Posts Tagged ‘memories’

The subject for this post came to me at about 3:30 a.m., and I’m going with it. I don’t know if it’s just about habit, or if there’s more there. But here goes.

When I get up in the wee hours to go to the bathroom, by instinct I reach left first for the toilet paper probably 6 times out of 10. That’s where it was in the house where I lived for the 11 years before moving here. In this bathroom, it’s on the right.

My kitchen wastebasket is under the sink. This is where it should be. It’s where it was in the house I grew up in and in some other houses I’ve had. In others, it’s been in the pantry, beside the cabinets,  or underneath a kitchen island. But wherever, at least once a week I’ve reflexively opened the door under the sink before realizing, oh yeah, it’s not there.

My parents had a starburst clock on the living room wall for many years while I was growing up. And still — still — occasionally I look on my living room wall when I want to know what time it is. Never mind that I haven’t had a wall clock in my house for years, probably decades.

This is the sentence that came to me at 3:30 this morning: Every place I’ve lived has left its mark on me.

I have lived in lots of places. Let’s see —

  1. The house I grew up in. Lived there for 19 years. The clock on the wall. The white house with trees in frontwastebasket under the sink. Good, solid life. That place is truly in my core.
  2. The tiny house we lived in briefly right after we got married. Today it would be considered part of the tiny house movement.
  3. The 12×50 mobile home my dad helped us get. Bigger than the tiny house. Smaller than the apartment where I live now, a fact that gives me perspective.
  4. My parents’ retirement home in Florida. Temporary until we could buy our own.
  5. The house we bought in Florida.
  6. My mother’s home. Also my childhood home. Dad had died and we lived with her for 9 months, again till we could buy our own home, having moved back from Florida.
  7. The house we bought there.
  8. The first parsonage. My husband was the associate pastor at that church.
  9. The second parsonage. My husband was the only pastor at that church.
  10. The third parsonage. My husband was the senior pastor at that church.
  11. The home of a friend’s parents. Things had gone sour at the church and the congregation voted to ask my husband to leave.We did, with nowhere to go and no income. This place was shelter and storage space as we tried to heal and figure out next moves.
  12. The first house in Colorado. We bought it without seeing it, after friends on site checked it out and arranged for a volunteer crew to remodel it. It was traumatic for multiple reasons.
  13. The second house in Colorado, which we rented when we lost that first house.
  14. The third house in Colorado, which we started out renting and eventually bought. Lived there for 13 years.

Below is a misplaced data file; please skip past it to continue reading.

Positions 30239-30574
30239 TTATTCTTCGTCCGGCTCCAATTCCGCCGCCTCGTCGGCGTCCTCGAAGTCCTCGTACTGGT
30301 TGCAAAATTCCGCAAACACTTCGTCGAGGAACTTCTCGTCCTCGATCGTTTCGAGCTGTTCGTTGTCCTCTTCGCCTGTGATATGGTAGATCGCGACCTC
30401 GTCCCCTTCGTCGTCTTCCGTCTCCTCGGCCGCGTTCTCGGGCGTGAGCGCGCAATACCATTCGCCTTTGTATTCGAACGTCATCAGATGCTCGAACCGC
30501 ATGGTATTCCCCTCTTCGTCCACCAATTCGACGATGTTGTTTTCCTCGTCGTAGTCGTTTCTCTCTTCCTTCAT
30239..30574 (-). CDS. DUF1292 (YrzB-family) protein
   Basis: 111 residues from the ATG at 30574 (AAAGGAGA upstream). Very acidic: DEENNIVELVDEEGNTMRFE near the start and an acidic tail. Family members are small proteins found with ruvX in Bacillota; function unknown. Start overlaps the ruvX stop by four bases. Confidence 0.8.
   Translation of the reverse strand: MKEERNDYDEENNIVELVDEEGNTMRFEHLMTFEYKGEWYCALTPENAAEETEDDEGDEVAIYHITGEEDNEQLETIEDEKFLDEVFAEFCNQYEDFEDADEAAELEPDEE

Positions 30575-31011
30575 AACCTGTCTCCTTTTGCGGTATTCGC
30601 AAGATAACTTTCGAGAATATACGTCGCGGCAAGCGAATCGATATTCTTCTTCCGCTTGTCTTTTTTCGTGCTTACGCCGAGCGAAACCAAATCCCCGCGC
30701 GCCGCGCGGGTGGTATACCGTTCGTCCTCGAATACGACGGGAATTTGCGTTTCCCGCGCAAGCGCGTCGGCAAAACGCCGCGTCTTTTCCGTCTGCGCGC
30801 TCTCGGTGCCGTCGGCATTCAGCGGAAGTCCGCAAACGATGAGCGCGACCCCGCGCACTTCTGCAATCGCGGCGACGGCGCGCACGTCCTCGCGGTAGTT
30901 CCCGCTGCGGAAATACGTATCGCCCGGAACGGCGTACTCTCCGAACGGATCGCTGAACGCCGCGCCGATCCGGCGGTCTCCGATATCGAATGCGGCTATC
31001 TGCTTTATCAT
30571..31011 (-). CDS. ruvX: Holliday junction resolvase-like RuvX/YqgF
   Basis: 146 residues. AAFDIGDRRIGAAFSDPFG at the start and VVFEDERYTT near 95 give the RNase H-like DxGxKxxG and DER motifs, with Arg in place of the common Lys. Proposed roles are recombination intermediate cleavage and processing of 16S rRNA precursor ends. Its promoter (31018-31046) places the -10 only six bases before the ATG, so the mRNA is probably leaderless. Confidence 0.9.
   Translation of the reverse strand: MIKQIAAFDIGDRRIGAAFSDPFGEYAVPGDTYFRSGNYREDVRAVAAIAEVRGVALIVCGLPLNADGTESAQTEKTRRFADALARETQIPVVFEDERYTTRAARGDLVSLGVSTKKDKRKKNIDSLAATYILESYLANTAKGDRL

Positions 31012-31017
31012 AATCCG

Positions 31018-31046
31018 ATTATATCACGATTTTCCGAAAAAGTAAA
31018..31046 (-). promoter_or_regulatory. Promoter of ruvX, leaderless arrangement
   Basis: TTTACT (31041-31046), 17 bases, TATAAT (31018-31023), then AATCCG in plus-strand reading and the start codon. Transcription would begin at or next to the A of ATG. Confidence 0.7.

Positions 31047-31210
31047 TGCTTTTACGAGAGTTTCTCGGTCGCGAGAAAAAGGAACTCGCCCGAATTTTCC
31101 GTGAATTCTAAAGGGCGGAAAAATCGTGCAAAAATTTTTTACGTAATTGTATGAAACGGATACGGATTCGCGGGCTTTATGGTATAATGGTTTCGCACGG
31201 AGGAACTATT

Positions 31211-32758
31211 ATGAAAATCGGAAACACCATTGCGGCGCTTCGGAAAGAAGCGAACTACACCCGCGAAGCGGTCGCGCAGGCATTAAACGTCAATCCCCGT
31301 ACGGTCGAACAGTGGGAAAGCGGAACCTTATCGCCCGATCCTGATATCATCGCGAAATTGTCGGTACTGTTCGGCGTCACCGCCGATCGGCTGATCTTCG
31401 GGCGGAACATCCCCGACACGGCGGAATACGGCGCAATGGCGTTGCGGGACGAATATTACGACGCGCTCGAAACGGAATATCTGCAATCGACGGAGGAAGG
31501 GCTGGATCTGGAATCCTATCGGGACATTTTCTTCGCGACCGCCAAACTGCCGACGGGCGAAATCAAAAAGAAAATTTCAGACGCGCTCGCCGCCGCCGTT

15. The house in Indiana. Lived there for 11 years. It’s the one my husband died in.
  16. This apartment, where I still reach for the toilet paper where it was in the last house. And where the trash again fits under the kitchen sink.

This litany of homes brings back all kinds of memories and emotions. But it’s what happened, and I do not think where I live now will be my last home, so the list will continue to grow.

It’s true. Every place I’ve lived has left its mark on me. It’s not the place, ultimately, but what happened there. The seasons of my  life, some quite short, in which I was changed in some way. I grew. Joy and sorrow mixed. Sometimes joy won, sometimes sorrow won.

My children lived in 13 of these homes, too. They also bear marks from those places and the life we shared, for good or ill.

I don’t want any of us to live in those places any more. I want us to move forward. But sometimes sorting through the past is necessary to move on, to heal. Just like you sort through things before a move. Some things you can leave behind. Some things you decide are either meaningful and beneficial, can be repurposed or rearranged to make them useful, or are just plain beautiful. So you take those things with you as you move . . . onward.

Let’s do that.


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Onward, but still. . .

Onward, but still . . .

I wish I still had the 1950ish-vintage stove that came with the house we bought in 1976 and we left behind in 1979. You know the kind, four burners and a sunken soup pot, an oven on one side and a drawer for pots and pans on the other, the whole thing looking distinctly automotive, rounded edges and all. Practicality says I have no place for it, but still.

I wish I could go back to Crescent View Cottages on Siesta Key.  Little duplexes each with a little front porch where we hung our beach towels, on a crushed-shell drive that deadended on the beach. They aren’t even there any more.

I wish I still had the yellow ceramic lamp we got with S&H green stamps in 1971. Tall and just short of gaudy, with gold braid around the top and bottom of the white drum shade.

I wish I had the aquamarine ring my parents gave me in high school, that I lost a couple of years later. Careless youth.